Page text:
I have an embarrassing number of unread books sitting on the shelves in my personal library. Carole of Carole's Random Life in Books has given me the perfect excuse to spotlight and discuss those neglected books in her Books from the Backlog feature. After all, even those older books need a bit of love! Not to mention it is reminding me what great books I have waiting for me under my own roof still to read!
For all the ten years of her life, Hà has only known Saigon: the thrills of its markets, the joy of its traditions, and the warmth of her friends close by. But now the Vietnam War has reached her home. Hà and her family are forced to flee as Saigon falls, and they board a ship headed toward hope. In America, Hà discovers the foreign world of Alabama: the coldness of its strangers, the dullness of its food . . . and the strength of her very own family. [Goodreads Summary]
Why I want to read this: I bought a copy of this book on the recommendation of a fellow blogger, drawn to it because the tie in to the Vietnam War. It is written in verse, which appeals to me as well. I am hoping to feature this in one of my Poetry Corner posts.
Have you read this one? If so, what did you think? What book has been lingering on your shelf for a while that you want to read?
Can't-Wait Wednesday is a weekly feature hosted by the marvelous Tressa at Wishful Endings to spotlight and discuss upcoming release we are excited about that we have yet to read.
Release Date: February 12, 2019 by Flatiron Press
A sweeping historical novel about a dancehall girl and an orphan boy whose fates entangle over an old Chinese superstition about men who turn into tigers.
When 11-year-old Ren’s master dies, he makes one last request of his Chinese houseboy: that Ren find his severed finger, lost years ago in an accident, and reunite it with his body. Ren has 49 days, or else his master’s soul will roam the earth, unable to rest in peace.
Ji Lin always wanted to be a doctor, but as a girl in 1930s Malaysia, apprentice dressmaker is a more suitable occupation. Secretly, though, Ji Lin also moonlights as a dancehall girl to help pay off her beloved mother’s Mahjong debts. One night, Ji Lin’s dance partner leaves her with a gruesome souvenir: a severed finger. Convinced the finger is bad luck, Ji Lin enlists the help of her erstwhile stepbrother to return it to its rightful owner.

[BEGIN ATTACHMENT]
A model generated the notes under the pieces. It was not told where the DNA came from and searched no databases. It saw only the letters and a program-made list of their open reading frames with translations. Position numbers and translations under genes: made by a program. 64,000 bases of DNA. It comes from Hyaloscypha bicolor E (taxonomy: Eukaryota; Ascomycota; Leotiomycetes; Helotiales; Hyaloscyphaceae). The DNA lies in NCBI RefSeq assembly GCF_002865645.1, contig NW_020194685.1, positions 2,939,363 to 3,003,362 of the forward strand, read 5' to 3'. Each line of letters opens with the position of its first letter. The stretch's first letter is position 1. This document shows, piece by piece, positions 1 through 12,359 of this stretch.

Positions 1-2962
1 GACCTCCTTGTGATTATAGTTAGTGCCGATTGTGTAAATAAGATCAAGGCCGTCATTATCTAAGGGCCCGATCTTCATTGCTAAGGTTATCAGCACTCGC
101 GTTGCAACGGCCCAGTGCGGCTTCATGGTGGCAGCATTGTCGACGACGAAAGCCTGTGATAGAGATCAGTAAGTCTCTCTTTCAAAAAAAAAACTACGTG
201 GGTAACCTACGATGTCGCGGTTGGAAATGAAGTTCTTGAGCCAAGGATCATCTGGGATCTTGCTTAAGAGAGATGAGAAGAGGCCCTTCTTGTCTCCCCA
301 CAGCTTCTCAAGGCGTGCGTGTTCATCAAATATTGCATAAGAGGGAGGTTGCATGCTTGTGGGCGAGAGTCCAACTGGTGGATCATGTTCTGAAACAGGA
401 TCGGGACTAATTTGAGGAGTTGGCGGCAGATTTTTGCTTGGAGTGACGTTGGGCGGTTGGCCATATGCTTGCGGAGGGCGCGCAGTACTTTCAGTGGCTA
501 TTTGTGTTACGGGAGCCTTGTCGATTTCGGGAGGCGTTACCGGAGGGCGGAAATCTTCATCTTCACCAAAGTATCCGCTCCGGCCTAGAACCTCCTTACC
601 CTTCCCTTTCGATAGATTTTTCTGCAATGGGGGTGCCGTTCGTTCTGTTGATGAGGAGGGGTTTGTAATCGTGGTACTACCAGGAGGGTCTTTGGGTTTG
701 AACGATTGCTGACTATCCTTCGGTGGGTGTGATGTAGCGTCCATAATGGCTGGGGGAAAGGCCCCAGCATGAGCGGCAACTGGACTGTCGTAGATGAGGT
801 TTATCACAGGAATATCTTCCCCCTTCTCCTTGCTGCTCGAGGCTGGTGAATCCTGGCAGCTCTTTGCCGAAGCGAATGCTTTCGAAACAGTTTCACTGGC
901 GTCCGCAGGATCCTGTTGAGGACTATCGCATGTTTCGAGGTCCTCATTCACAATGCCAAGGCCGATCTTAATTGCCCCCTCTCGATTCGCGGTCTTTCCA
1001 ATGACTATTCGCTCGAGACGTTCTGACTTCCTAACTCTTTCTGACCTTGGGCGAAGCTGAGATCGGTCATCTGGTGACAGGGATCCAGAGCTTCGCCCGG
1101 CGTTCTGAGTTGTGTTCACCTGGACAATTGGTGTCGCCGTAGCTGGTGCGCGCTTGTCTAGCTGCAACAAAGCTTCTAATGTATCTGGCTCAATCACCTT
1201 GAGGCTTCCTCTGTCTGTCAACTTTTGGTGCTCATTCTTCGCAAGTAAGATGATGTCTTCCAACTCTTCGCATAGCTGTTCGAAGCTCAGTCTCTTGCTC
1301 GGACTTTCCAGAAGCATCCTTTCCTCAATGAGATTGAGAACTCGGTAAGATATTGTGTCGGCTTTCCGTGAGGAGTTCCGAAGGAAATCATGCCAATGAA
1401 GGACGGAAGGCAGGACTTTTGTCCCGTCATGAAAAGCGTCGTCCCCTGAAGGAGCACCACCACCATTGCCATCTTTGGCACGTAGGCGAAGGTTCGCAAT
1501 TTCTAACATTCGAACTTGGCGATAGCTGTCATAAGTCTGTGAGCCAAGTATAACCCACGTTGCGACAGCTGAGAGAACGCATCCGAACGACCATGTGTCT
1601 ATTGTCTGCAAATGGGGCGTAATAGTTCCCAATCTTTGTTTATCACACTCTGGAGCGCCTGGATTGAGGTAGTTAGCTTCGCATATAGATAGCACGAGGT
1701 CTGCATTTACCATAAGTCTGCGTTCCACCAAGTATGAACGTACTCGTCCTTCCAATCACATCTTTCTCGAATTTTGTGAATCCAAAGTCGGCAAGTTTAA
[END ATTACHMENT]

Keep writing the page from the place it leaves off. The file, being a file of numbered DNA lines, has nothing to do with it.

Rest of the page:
As the 49 days tick down, and a prowling tiger wreaks havoc on the town, Ji Lin and Ren’s lives intertwine in ways they could never have imagined. Propulsive and lushly written, The Night Tiger explores colonialism and independence, ancient superstition and modern ambition, sibling rivalry and first love. Braided through with Chinese folklore and a tantalizing mystery, this novel is a page-turner of the highest order. [Goodreads Summary]
Why I want to read this: I read and loved the author's The Ghost Bride three years ago and am so excited to see the author has a new book coming out. She writes beautifully, and I am eager to dive into The Night Tiger.
Release Date: February 19, 2019 by St. Martin's Press
Daughter of Moloka'i is the highly anticipated sequel to Alan Brennert’s acclaimed book club favorite, and national bestseller, Moloka'i. It’s a companion tale that tells the story of Ruth, the daughter that Rachel Kalama—quarantined for most of her life at the isolated leprosy settlement of Kalaupapa—was forced to give up at birth.
The book follows young Ruth from her arrival at the Kapi'olani Home for Girls in Honolulu, to her adoption by a Japanese couple who raise her on a farm in California, her marriage and unjust internment at Manzanar Relocation Camp during World War II—and then, after the war, to the life-altering day when she receives a letter from a woman who says she is Ruth’s birth mother, Rachel.
Daughter of Moloka'i expands upon Ruth and Rachel’s 22-year relationship, only hinted at in Moloka'i. It’s a richly emotional tale of two women—different in some ways, similar in others—who never expected to meet, much less come to love, one another. And for Ruth it is a story of discovery, the unfolding of a past she knew nothing about. In prose that conjures up the beauty and history of both Hawaiian and Japanese cultures, it’s the powerful and poignant tale that readers of Moloka'i have been awaiting for fifteen years. [Goodreads Summary]
Why I want to read this: One of my all-time favorite books is Alan Brennert's Moloka'i. I did a little dance when I heard he had written a sequel--and then again when I read the summary. Manzanar World War II. I cannot wait to read this one.
Do these interest you? What upcoming releases are you looking forward to getting your hands on and reading?
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